The rational design of the electronic band structures and the associated properties (e.g. optical) of advanced materials has remained challenging for crucial applications in optoelectronics, solar desalination, advanced manufacturing technologies, etc. In this work, using first-principles calculations, we studied the prospects of tuning the absorption spectra of graphene via defect engineering, i.e. chemical doping and oxidation. Our computational analysis shows that graphene functionalization with single hydroxyl and carboxylic acid fails to open a band gap in graphene. While single epoxide functionalization successfully opens a bandgap in graphene and increases absorptivity, however, other optical properties such as reflection, transmission, and dielectric constants are significantly altered. Boron and nitrogen dopants lead to p- and n-type doping, respectively, while fluorine dopants or a single-carbon atomic vacancy cannot create a significant bandgap in graphene. By rigorously considering the spin-polarization effect, we find that titanium, zirconium, and hafnium dopants can create a bandgap in graphene via an induced flat band around the Fermi level as well as the collapse of the Dirac cone. In addition, silicon, germanium, and tin dopants are also effective in improving the optical characteristics. Our work is important for future experimental work on graphene for laser and optical processing applications.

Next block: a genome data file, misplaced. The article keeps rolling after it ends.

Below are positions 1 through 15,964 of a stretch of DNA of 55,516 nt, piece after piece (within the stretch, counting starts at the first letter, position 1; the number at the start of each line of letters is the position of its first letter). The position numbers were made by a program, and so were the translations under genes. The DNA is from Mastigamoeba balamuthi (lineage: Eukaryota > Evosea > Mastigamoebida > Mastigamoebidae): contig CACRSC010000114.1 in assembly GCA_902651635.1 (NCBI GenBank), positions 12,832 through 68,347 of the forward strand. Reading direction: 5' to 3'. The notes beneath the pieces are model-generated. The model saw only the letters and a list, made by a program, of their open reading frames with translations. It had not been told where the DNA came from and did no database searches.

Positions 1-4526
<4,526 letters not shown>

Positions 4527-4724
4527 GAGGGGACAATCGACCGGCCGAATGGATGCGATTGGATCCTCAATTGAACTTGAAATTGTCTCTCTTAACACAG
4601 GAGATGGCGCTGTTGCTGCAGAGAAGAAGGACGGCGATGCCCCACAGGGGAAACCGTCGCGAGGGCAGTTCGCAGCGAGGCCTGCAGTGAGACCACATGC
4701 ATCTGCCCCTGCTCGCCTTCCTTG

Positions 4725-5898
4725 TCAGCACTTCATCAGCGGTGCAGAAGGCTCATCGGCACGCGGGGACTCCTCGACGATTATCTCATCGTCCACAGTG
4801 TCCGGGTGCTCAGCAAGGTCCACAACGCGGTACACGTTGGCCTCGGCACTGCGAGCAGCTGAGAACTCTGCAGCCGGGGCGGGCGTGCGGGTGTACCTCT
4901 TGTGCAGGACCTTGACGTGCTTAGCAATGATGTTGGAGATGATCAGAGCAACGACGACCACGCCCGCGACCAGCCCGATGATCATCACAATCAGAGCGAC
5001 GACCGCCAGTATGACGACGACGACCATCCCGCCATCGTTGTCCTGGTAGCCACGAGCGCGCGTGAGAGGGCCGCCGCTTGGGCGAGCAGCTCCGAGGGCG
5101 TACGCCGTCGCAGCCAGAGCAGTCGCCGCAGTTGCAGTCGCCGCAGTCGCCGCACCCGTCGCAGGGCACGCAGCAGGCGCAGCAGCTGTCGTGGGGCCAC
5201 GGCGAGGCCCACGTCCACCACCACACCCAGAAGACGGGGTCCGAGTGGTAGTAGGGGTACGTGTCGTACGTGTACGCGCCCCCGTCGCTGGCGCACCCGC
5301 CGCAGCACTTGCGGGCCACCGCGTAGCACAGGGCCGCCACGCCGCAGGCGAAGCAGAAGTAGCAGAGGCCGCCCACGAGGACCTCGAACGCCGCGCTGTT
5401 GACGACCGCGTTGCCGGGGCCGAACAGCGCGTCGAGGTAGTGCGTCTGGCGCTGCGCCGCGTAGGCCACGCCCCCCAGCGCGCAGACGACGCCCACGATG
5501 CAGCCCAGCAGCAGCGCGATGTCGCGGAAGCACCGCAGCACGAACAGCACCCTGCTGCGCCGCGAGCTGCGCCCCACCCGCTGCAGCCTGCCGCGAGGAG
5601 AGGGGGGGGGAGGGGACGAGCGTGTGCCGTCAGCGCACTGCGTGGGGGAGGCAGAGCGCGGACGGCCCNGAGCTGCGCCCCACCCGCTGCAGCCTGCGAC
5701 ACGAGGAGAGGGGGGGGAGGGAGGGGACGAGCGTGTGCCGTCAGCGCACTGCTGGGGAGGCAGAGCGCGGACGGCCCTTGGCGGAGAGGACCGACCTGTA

- optical properties
ASJC Scopus subject areas
- Electronic, Optical and Magnetic Materials
- Condensed Matter Physics
- Electrical and Electronic Engineering
- Materials Chemistry